Jultid-Halloween-Black-Friday-Madness

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Foreign objects at the grocery: berries from Portugal, a Halloween pumpkin from the US.

Back at the end of October, I noticed some holiday confusion at our local mall. Over at the kids’ clothing store, Halloween ruled. The fancy grocery store had a carved pumpkin. Meanwhile, over at the Body Shop, they had rolled out their Christmas Advent calendars. I had stopped to scratch my head over that — but that was nowhere near the headshake-inducing oddity of the Black Friday and Cyber Monday sales that took over Stockholm last week and this.

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Body Shop at the mall in Stockholm in mid-October. Eek. WAY more than 24 days until Christmas, sorry!

Oh dear.

Swedes celebrate All Saints Day, and their costumes come out for Easter (the kids dress up as witches). They certainly do not celebrate Thanksgiving (though quite a number of Swedes moved to the US in the 1800s — one of ABBA’s members even wrote a rock opera based on some classic novels about that wave of migrants, Utvandrarna). Thankfully, the lights that come out here are usually for the darkness, and the Christmas decor still hits stores at the very end of November.

But there’s a sort of creeping Americanness that is seeping into Sweden’s celebration calendar. My goodness, do Swedes really want to embrace Black Friday and the crazy merchandising of American Christmas? I’m all for Santa Lucia and cozy candles in the windows, but I am not, no not at all, for the sales and Christmas shopping insanity and horrible Christmas music that inundates Americans starting before Halloween. Will the madness ever end? I suspect not. If it’s hitting Sweden, it’s only going to spread year-round.

But perhaps I am being Grinch-like.

****

Fair warning — I’m about to be even more of a downer. The above is pretty silly. But there’s something deeper here, my rant above masks something a bit more serious.

I find this cultural colonization a bit, well, frustrating. Swedes love American and British culture. I hear English spoken everywhere I go these days (last night on the T-bana I listened to the strangest British-accented conversation about clean-and-jerk workouts, and I eavesdropped on some Australians at the bar and some Americans on the bus). Swedes themselves don’t hesitate to speak perfect English to me, even as I am trying to speak Swedish.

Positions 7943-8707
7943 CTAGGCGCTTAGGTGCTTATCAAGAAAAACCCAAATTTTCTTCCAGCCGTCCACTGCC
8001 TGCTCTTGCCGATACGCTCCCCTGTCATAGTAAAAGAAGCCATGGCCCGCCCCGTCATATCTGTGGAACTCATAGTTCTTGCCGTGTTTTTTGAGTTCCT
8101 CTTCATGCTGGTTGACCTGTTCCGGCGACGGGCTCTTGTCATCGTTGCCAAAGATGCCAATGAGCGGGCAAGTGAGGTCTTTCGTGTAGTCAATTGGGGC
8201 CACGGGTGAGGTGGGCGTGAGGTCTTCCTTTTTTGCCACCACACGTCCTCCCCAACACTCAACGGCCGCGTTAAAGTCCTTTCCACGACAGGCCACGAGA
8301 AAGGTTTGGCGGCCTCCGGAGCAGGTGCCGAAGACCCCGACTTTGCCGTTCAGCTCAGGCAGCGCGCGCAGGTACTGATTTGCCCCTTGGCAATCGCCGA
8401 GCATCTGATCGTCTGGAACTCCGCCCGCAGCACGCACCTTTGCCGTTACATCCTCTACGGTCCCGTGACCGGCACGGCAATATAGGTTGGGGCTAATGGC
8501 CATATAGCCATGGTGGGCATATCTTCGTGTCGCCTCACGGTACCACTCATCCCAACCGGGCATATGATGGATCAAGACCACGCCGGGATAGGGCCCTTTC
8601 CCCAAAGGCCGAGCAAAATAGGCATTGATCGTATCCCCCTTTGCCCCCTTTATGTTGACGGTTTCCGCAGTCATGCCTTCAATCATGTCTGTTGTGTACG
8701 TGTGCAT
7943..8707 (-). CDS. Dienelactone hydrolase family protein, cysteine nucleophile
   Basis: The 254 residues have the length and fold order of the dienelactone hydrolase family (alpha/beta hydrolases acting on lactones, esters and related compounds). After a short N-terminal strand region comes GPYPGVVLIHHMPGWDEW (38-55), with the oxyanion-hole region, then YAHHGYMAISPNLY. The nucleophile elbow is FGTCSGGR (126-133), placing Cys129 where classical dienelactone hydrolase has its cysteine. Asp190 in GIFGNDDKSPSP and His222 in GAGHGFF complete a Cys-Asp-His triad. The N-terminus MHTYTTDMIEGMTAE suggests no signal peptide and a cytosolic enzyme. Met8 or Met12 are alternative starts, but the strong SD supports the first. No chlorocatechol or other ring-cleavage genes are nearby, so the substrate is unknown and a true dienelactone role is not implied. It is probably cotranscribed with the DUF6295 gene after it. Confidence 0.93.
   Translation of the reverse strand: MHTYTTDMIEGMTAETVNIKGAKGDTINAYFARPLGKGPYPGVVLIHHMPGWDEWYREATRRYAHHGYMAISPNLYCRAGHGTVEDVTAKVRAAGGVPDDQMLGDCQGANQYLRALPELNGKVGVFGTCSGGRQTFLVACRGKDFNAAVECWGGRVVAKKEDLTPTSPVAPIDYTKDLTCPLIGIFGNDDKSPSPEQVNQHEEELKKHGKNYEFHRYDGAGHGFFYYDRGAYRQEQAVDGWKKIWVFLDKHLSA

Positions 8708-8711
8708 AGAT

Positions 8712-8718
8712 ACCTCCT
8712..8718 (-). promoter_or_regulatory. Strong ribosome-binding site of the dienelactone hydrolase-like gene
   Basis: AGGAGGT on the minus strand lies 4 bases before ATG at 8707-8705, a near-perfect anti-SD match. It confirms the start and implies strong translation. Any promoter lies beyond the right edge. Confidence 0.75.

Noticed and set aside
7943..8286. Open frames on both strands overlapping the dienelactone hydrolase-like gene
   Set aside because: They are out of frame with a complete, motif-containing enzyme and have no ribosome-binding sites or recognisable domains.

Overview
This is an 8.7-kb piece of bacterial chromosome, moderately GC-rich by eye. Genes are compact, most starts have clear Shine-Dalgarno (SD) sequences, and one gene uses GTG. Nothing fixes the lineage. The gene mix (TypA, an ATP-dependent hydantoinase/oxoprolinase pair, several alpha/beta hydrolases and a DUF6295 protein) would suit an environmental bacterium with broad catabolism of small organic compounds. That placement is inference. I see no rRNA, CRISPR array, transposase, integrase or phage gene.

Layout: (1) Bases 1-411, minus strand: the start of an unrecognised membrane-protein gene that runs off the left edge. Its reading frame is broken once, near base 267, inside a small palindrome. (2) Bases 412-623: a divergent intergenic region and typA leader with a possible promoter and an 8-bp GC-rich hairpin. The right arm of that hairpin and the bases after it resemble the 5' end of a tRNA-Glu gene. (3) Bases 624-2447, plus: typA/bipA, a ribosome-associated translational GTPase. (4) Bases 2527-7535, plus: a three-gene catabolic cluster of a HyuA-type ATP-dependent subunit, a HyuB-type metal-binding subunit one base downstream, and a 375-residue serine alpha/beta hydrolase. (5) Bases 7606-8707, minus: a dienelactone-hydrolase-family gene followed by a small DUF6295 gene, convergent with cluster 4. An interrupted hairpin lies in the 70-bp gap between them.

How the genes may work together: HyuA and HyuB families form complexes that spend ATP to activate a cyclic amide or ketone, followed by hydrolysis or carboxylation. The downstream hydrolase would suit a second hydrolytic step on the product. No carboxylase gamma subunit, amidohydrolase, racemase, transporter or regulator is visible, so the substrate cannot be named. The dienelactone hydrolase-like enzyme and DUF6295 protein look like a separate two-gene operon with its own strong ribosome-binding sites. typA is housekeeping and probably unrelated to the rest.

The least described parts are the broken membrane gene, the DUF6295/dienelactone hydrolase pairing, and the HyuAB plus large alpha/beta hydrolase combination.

Somehow it seems to me that Swedes also feel fine about adopting these exotic American non-religious holidays like Halloween and Black Friday without the Thanksgiving. Matt points out that these are commercial opportunities, to sell more stuff.

But I suspect it would not be okay if it the holidays were from anywhere else — say, the Middle East or India, or even China. Maybe it’s a little more common to wish someone Happy Ramadan or Happy Divali in the US these days, perhaps even to celebrate Chinese New Year, but it’s rare here.

And will remain so for a while: I am a little sad and obsessed at the moment with the most recent wave of migrants — the young teenage boys from Afghanistan, the educated middle class families from Syria, and so forth. It’s hard to be an immigrant here, harder than in the US (despite the horrifying rhetoric to be heard on the Republican presidential campaign trail at the moment). People are afraid of the incoming immigrants. I understand a bit where folks are coming from: Sweden, a small country of 10 million people, would like to keep its traditions. A huge influx scares them.

I am alternately frustrated by its willingness to adopt my home country’s silliness, yet its stodginess in being open to outsiders. I want Sweden to remain Swedish, to dance the “frog dance” at Midsummer and put candles in their kids’ hair for Santa Lucia. But I want them to learn to comprehend Swedish spoken with a foreign accent. I want them to not be afraid of Muslims (perhaps some of whom may be nearly as nonpracticing of their religion as the irreligious Swedes, who celebrate Christmas but might not be Christian) who are moving here in search of safety.

Perhaps my mixed-up feelings about this (immigration, cultural shifts) are slightly representative of how Swedes feel themselves: welcoming, yet cautious. Embracing of the other, yet worried.

Cultures change, the world is changing. It’s just that some of these changes seem sudden and that makes them scary, scarier than the slowly creeping ones. As Matt pointed out last night, if we were to go back 50 years ago, Swedes would have been aghast at some of the things we do here today, say, that their kids don’t go to church, or gay marriage. Americans would have been as well. Life is change, adaptation, adoption of the new. I — we — can only wait and see as how we adapt and change.

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